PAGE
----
At the national level, housing affordability is up from last month but down from a year ago. Mortgage rates increased to 4.19 percent this August, up compared to 3.74 percent a year ago.
- Housing affordability declined from a year ago in August moving the index down 8.4 percent from 163.7 to 149.9. The median sales price for a single family home sold in August in the US was $255,500 up 5.6 percent from a year ago.
- Nationally, mortgage rates were up 45 basis points from one year ago (one percentage point equals 100 basis points) while median family incomes rose 2.2 percent.
- Regionally, the West recorded the biggest increase in price at 7.8 percent. The Northeast had an increase of 5.8 percent while the South had a gain of 5.4 percent. The Midwest had the smallest incline in price of 4.8 percent.
- Regionally, all four regions saw a decline in affordability from a year ago. The West had the biggest decline of 10.8 percent. The South followed with a decline of 9.1 percent. The Midwest had a decline of 8.2 while the Northeast had the smallest decline of 8.1 percent.
- On a monthly basis, affordability is up from last month in two of the four regions. The South had the biggest incline of 2.5 percent followed by the Midwest, which had an incline of 2.1 percent. The West and Northeast both shared a decline in affordability of 0.7 percent.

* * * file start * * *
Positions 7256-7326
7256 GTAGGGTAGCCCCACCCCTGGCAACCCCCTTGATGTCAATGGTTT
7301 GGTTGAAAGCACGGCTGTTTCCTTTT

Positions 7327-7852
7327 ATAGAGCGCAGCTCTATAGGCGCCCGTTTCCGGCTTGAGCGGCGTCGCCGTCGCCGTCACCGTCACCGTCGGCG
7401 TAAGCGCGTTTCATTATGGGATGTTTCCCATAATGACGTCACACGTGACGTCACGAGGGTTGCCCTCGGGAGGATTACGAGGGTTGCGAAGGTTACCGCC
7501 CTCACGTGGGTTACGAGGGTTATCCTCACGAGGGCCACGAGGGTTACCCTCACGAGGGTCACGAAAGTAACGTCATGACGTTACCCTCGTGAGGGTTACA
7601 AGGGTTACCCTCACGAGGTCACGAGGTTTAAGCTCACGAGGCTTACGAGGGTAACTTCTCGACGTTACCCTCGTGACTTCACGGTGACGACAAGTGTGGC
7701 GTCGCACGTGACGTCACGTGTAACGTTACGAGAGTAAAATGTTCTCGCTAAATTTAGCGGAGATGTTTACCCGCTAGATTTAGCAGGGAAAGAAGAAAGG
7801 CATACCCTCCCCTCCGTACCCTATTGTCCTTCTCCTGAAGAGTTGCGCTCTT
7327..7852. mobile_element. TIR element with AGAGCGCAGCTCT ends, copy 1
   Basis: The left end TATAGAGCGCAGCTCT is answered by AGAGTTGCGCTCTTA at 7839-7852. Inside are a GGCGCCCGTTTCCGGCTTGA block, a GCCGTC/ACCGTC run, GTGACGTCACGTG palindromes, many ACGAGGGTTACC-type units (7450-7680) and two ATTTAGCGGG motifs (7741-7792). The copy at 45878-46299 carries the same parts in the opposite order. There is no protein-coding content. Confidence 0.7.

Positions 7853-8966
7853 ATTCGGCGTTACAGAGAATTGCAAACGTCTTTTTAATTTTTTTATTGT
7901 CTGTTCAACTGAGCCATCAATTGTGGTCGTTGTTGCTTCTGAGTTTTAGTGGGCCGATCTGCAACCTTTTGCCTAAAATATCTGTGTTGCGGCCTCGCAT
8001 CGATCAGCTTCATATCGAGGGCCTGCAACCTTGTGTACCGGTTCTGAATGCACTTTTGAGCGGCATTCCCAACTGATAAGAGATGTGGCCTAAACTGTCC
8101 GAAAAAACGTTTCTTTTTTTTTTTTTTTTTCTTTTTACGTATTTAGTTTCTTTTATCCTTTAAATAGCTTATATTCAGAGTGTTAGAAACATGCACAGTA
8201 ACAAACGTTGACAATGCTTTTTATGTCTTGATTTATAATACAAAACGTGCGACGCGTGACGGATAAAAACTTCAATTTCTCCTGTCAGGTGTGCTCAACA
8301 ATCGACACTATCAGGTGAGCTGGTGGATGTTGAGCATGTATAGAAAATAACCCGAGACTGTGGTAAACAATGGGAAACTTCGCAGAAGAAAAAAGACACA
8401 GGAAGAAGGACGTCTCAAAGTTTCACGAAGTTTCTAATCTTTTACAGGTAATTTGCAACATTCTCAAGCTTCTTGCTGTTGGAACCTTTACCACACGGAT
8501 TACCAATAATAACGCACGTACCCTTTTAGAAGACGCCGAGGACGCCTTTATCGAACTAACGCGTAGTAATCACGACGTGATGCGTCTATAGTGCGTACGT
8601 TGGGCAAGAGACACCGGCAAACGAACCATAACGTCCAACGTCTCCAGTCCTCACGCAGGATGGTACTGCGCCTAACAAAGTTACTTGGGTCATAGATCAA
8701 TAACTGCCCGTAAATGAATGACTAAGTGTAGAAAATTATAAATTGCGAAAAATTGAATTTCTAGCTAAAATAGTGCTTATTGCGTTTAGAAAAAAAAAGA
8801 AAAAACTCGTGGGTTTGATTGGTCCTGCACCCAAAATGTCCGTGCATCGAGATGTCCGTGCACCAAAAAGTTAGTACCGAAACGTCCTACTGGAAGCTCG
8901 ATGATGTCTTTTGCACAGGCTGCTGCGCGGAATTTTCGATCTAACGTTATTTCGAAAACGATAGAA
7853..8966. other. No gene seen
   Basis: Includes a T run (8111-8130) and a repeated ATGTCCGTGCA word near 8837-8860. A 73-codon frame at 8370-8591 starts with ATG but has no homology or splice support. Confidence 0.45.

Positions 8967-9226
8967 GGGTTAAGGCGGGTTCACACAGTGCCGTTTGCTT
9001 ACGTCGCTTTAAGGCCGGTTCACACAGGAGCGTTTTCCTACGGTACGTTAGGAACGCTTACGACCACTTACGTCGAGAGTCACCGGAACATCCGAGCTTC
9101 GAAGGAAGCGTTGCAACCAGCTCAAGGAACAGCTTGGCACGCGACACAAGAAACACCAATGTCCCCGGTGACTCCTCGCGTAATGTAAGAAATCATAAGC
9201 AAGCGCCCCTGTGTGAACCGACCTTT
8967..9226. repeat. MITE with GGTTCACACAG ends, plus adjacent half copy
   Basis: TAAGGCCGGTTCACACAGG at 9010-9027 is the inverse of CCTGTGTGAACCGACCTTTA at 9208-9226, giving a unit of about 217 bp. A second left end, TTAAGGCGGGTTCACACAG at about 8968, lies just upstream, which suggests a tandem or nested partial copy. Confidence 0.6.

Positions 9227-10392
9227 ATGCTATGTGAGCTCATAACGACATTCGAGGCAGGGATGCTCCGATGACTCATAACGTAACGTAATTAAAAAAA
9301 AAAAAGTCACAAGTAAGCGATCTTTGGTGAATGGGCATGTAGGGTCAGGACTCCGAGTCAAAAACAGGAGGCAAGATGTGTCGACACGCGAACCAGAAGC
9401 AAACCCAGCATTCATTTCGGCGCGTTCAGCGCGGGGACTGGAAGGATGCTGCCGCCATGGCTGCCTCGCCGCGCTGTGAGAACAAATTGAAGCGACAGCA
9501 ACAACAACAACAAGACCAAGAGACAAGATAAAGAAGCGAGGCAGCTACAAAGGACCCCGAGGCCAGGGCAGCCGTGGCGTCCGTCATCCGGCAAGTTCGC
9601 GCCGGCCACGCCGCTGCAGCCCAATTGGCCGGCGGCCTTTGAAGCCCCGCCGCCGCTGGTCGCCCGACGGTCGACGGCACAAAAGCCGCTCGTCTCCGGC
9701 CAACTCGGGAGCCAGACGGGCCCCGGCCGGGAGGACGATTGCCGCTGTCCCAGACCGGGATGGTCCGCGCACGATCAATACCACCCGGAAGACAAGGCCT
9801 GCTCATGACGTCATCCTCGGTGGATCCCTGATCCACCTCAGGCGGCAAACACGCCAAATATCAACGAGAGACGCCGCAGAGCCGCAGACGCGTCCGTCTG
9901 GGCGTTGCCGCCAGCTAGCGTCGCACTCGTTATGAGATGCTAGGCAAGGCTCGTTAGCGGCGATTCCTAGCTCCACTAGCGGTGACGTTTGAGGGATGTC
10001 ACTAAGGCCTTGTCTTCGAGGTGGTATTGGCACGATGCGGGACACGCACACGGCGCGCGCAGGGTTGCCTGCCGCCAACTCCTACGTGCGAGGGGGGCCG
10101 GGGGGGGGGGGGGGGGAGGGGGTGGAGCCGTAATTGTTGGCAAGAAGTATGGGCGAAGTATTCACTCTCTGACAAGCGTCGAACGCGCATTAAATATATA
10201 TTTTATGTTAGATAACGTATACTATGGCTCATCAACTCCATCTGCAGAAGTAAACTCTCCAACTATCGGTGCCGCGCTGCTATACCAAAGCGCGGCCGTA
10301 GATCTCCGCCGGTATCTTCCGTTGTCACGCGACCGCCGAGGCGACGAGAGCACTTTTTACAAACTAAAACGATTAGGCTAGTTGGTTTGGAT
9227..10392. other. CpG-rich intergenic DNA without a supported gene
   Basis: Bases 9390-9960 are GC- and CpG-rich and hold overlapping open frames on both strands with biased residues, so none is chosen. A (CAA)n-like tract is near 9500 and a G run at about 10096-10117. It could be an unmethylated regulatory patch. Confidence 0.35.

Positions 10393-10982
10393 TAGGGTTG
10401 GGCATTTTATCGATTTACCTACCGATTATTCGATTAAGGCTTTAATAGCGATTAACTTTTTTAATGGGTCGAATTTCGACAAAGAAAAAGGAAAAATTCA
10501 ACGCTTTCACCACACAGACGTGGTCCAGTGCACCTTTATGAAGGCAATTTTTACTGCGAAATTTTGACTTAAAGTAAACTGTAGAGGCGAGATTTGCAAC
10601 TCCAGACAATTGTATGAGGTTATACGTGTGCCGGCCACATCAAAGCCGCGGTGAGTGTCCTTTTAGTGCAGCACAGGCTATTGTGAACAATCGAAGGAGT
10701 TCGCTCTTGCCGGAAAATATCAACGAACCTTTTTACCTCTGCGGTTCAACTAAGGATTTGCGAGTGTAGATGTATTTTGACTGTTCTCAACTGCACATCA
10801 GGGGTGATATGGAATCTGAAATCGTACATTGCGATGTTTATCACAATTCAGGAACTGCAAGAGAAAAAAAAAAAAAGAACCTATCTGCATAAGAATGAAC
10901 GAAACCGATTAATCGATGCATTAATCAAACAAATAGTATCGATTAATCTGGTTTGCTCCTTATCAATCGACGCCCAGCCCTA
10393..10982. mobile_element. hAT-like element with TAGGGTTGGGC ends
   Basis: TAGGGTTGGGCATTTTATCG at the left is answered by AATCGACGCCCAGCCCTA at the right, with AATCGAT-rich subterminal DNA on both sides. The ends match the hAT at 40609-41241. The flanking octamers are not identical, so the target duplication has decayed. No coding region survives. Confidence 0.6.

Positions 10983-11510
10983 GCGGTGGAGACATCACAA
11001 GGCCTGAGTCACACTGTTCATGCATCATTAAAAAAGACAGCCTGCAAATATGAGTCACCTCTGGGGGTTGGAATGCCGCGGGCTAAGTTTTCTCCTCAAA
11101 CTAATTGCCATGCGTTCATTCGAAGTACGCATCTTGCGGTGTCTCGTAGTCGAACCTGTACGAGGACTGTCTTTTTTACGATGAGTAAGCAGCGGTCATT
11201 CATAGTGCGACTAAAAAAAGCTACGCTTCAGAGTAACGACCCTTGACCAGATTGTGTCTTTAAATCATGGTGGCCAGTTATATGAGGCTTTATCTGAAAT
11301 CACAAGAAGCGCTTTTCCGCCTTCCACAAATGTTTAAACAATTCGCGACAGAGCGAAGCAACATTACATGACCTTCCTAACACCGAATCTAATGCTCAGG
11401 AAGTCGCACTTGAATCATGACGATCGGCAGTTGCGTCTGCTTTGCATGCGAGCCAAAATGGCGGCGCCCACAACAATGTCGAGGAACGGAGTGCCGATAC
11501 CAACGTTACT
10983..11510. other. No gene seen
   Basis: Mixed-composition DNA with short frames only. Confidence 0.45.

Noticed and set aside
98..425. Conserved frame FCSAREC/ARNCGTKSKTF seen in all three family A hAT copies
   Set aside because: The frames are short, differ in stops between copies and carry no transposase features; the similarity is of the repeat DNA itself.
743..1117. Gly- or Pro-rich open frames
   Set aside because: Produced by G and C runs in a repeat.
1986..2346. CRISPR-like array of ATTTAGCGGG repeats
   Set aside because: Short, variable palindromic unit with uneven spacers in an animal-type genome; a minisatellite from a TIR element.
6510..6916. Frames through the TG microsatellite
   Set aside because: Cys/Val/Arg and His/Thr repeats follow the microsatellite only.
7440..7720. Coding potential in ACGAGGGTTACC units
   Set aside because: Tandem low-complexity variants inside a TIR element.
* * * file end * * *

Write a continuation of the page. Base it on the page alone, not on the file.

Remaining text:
- Despite month-to-month changes, the most affordable region was the Midwest, with an index value of 187.2. The least affordable region remained the West where the index was 106.2. For comparison, the index was 151.6 in the South, and 151.7 in the Northeast.
- Mortgage applications are currently down. Inventory shortage remains with the speed of transactions moving at face pace. Rates are steady, since prices drop the qualifying income decreases and more people can afford to buy a home. While median family income increased and qualifying income decreased, housing affordability will rise and homes will become more affordable.
- What does housing affordability look like in your market? View the full data release here.
- The Housing Affordability Index calculation assumes a 20 percent down payment and a 25 percent qualifying ratio (principal and interest payment to income). See further details on the methodology and assumptions behind the calculation here.